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Stratified community responses to methane and sulfate supplies in mud volcano deposits: insights from an in vitro experiment.

Zhang Y, Maignien L, Stadnitskaia A, Boeckx P, Xiao X, Boon N - PLoS ONE (2014)

Bottom Line: Numerous studies on marine prokaryotic communities have postulated that a process of anaerobic oxidation of methane (AOM) coupled with sulfate reduction (SR) is the main methane sink in the world's oceans.Moreover, the incubation conditions below the SMTZ favor the growth of methanotrophic archaeal group ANME-2 compared to ANME-1, and promote the rapid growth and high diversity of bacterial communities.Our results provide direct evidence of the mechanisms by which deep AOM processes can affect carbon cycling in the deep biosphere and global methane biochemistry.

View Article: PubMed Central - PubMed

Affiliation: State Key Laboratory of Microbial Metabolism, State Key Laboratory of Ocean Engineering, Shanghai Jiao Tong University, Shanghai, People's Republic of China; Laboratory of Microbial Ecology and Technology, Ghent University, Gent, Belgium.

ABSTRACT
Numerous studies on marine prokaryotic communities have postulated that a process of anaerobic oxidation of methane (AOM) coupled with sulfate reduction (SR) is the main methane sink in the world's oceans. AOM has also been reported in the deep biosphere. But the responses of the primary microbial players in eliciting changes in geochemical environments, specifically in methane and sulfate supplies, have yet to be fully elucidated. Marine mud volcanoes (MVs) expel a complex fluid mixture of which methane is the primary component, forming an environment in which AOM is a common phenomenon. In this context, we attempted to identify how the prokaryotic community would respond to changes in methane and sulfate intensities, which often occur in MV environments in the form of eruptions, diffusions or seepage. We applied an integrated approach, including (i) biochemical surveys of pore water originated from MV, (ii) in vitro incubation of mud breccia, and (iii) prokaryotic community structure analysis. Two distinct AOM regions were clearly detected. One is related to the sulfate methane transition zone (SMTZ) at depth of 30-55 cm below the sea floor (bsf); the second is at 165-205 cm bsf with ten times higher rates of AOM and SR. This finding contrasts with the sulfide concentrations in pore waters and supports the suggestion that potential AOM activity below the SMTZ might be an important methane sink that is largely ignored or underestimated in oceanic methane budget calculations. Moreover, the incubation conditions below the SMTZ favor the growth of methanotrophic archaeal group ANME-2 compared to ANME-1, and promote the rapid growth and high diversity of bacterial communities. These incubation conditions also promote the increase of richness in bacterial communities. Our results provide direct evidence of the mechanisms by which deep AOM processes can affect carbon cycling in the deep biosphere and global methane biochemistry.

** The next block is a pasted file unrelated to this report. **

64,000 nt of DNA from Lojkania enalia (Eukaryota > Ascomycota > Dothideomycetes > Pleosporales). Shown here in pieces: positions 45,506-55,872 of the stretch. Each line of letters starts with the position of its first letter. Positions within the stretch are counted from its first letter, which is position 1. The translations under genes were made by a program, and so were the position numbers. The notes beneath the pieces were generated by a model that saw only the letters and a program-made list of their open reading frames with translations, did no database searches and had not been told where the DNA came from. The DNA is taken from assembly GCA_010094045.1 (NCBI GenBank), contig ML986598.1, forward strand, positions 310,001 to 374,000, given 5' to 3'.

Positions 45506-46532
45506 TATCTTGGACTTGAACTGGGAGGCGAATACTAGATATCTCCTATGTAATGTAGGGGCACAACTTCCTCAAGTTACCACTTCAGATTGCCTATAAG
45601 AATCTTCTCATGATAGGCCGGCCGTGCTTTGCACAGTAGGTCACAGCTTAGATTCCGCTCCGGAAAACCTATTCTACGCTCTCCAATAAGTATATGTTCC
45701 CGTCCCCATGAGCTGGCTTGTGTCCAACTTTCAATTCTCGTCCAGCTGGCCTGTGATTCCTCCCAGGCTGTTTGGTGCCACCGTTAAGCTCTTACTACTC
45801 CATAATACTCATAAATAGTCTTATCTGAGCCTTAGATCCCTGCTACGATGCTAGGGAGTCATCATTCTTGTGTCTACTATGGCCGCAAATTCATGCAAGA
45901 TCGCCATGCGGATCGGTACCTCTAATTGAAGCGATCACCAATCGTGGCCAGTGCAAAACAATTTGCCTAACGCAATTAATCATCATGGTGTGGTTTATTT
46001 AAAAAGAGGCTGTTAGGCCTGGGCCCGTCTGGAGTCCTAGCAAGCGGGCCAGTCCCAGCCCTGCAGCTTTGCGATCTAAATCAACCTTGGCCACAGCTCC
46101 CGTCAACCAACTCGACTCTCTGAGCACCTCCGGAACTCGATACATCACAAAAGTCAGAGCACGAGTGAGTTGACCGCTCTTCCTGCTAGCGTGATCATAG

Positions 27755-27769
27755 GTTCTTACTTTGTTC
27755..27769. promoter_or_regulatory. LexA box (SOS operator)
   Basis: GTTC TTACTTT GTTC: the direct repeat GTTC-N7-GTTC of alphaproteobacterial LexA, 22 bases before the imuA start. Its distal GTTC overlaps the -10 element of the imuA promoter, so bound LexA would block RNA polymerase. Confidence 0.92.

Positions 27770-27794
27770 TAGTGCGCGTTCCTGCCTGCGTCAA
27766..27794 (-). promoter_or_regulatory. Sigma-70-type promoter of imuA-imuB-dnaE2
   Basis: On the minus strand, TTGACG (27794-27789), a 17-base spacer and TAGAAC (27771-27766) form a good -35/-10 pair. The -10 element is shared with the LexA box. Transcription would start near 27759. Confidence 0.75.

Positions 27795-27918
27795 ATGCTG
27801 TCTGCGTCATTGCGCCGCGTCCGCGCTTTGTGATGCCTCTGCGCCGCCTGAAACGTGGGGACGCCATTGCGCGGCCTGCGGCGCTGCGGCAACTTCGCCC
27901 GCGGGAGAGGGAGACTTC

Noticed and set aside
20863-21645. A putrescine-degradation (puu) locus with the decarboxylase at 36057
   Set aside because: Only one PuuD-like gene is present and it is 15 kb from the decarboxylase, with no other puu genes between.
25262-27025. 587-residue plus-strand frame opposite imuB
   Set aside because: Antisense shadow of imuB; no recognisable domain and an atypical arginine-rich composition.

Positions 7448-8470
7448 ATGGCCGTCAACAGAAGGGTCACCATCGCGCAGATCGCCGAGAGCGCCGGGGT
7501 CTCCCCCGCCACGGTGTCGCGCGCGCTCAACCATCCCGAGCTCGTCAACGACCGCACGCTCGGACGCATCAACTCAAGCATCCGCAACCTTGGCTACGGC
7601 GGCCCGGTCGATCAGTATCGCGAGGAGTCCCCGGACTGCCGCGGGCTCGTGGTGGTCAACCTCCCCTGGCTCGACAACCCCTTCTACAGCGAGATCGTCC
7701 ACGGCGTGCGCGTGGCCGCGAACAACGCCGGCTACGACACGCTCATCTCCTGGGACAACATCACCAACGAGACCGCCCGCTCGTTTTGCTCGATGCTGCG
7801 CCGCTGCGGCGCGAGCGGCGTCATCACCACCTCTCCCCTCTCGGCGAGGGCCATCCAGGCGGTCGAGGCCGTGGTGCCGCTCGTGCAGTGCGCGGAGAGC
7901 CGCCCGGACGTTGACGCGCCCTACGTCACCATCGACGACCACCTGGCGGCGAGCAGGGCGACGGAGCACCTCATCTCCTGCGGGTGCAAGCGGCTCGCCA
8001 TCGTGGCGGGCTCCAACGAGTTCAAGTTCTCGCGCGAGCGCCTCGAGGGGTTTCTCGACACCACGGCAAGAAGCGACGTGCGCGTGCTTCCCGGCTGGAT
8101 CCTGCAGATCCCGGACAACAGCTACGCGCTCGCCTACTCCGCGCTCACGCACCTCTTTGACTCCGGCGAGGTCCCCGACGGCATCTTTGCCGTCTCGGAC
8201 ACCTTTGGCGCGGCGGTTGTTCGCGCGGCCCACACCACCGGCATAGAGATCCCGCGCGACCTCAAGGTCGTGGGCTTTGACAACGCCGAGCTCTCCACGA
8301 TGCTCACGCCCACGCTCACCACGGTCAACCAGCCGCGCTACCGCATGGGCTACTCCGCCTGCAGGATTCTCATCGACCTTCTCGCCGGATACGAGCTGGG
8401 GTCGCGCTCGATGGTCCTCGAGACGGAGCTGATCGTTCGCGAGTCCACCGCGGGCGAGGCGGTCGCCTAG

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Related in: MedlinePlus

Geological map indicating the location of the Ginsburg MV based on GEBCO (General Bathymetric Chart of the Oceans) bathymetry.The depth difference between two contour lines is 250 m; the closest contour line to the coast represents 250 m water depth.
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pone-0113004-g001: Geological map indicating the location of the Ginsburg MV based on GEBCO (General Bathymetric Chart of the Oceans) bathymetry.The depth difference between two contour lines is 250 m; the closest contour line to the coast represents 250 m water depth.

Mentions: MVs are known to exhibit environmental heterogeneity, which is directly related to the mode of MV eruptions and to the chemistry of the expelled products. Hydrocarbon-rich fluids expelled to the surface bring up methane, which is utilized as a carbon and energy source. Because AOM is the initial step in biological energy conversion within the local ecosystem, the bioavailability of methane directly determines energy supply and the biomass in the sediment along the fluid migration pathway. Additionally, microbial AOM activity controls the storage of methane in the ocean. However, the distribution of active methane-consuming microbes, especially those that perform anaerobic methanotrophy along the sedimentary section of a MV, has yet to be sufficiently investigated. Furthermore, the organization of prokaryotic communities and their structure at varying sedimentary depths and in environments with variable methane concentrations has not been reported thus far. To test the potential for in situ AOM activity, we report the results of an in vitro incubation experiment under methane- and sulfate-rich conditions that was performed on freshly recovered mud breccia from the Ginsburg MV in the Gulf of Cadiz (Fig. 1). The availability of freshly erupted MV deposits allowed us to examine potential AOM activity at and below the SMTZ. We applied a vertical profile sampling strategy to reveal changes in AOM community structure and its spatial distribution at varying depths and to identify possible ecological factors that influence the community's metabolic behavior and dynamics.